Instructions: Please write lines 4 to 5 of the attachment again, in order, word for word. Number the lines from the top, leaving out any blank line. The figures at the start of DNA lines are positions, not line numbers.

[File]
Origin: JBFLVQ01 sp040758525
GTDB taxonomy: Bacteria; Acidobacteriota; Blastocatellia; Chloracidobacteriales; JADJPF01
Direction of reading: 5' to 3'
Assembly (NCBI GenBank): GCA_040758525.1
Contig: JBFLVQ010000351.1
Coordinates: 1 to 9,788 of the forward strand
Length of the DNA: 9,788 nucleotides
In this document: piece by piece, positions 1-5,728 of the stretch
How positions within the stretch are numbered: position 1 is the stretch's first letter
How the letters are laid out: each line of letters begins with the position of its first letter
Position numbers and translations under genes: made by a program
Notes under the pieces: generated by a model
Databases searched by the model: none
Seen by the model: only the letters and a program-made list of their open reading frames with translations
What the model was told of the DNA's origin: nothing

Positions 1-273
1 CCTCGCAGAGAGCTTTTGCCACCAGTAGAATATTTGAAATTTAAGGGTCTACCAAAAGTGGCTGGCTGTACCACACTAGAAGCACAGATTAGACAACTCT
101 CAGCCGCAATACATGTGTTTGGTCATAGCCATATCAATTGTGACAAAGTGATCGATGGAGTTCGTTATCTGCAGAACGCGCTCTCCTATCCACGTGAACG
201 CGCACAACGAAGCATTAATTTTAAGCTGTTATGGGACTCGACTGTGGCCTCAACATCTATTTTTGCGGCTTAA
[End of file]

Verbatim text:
Assembly (NCBI GenBank): GCA_040758525.1
Contig: JBFLVQ010000351.1